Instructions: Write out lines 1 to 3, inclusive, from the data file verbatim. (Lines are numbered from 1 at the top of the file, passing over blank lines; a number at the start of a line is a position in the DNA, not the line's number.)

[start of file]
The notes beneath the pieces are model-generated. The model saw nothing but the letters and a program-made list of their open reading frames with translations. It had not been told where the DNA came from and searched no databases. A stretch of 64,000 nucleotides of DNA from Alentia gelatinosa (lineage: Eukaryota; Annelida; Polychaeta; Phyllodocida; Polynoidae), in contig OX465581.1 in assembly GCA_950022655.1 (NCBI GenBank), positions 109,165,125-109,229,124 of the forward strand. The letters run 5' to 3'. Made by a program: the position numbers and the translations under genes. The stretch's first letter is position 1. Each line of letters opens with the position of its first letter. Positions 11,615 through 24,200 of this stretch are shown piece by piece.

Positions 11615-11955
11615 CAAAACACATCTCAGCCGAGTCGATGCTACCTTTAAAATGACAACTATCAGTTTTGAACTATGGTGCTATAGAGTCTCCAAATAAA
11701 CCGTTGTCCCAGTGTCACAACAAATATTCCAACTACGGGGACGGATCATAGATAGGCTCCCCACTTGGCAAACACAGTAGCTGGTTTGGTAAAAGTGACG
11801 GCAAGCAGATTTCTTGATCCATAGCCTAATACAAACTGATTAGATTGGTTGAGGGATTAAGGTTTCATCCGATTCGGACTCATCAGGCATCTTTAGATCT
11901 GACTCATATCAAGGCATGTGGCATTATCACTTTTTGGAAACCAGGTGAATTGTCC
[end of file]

The notes beneath the pieces are model-generated. The model saw nothing but the letters and a program-made list of their open reading frames with translations. It had not been told where the DNA came from and searched no databases. A stretch of 64,000 nucleotides of DNA from Alentia gelatinosa (lineage: Eukaryota; Annelida; Polychaeta; Phyllodocida; Polynoidae), in contig OX465581.1 in assembly GCA_950022655.1 (NCBI GenBank), positions 109,165,125-109,229,124 of the forward strand. The letters run 5' to 3'. Made by a program: the position numbers and the translations under genes. The stretch's first letter is position 1. Each line of letters opens with the position of its first letter. Positions 11,615 through 24,200 of this stretch are shown piece by piece.

Positions 11615-11955
11615 CAAAACACATCTCAGCCGAGTCGATGCTACCTTTAAAATGACAACTATCAGTTTTGAACTATGGTGCTATAGAGTCTCCAAATAAA